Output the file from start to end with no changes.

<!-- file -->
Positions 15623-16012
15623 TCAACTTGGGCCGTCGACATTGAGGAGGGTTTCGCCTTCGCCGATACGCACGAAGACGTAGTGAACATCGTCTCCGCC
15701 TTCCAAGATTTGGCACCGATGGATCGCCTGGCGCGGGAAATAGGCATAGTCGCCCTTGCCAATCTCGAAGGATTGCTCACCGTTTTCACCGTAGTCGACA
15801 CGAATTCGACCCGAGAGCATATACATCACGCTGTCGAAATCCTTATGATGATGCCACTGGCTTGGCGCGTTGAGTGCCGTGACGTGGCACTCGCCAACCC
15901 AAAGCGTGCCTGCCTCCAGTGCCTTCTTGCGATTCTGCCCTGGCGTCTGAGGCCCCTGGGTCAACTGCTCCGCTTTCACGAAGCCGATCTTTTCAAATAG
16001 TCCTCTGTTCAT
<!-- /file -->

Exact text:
Positions 15623-16012
15623 TCAACTTGGGCCGTCGACATTGAGGAGGGTTTCGCCTTCGCCGATACGCACGAAGACGTAGTGAACATCGTCTCCGCC
15701 TTCCAAGATTTGGCACCGATGGATCGCCTGGCGCGGGAAATAGGCATAGTCGCCCTTGCCAATCTCGAAGGATTGCTCACCGTTTTCACCGTAGTCGACA
15801 CGAATTCGACCCGAGAGCATATACATCACGCTGTCGAAATCCTTATGATGATGCCACTGGCTTGGCGCGTTGAGTGCCGTGACGTGGCACTCGCCAACCC
15901 AAAGCGTGCCTGCCTCCAGTGCCTTCTTGCGATTCTGCCCTGGCGTCTGAGGCCCCTGGGTCAACTGCTCCGCTTTCACGAAGCCGATCTTTTCAAATAG
16001 TCCTCTGTTCAT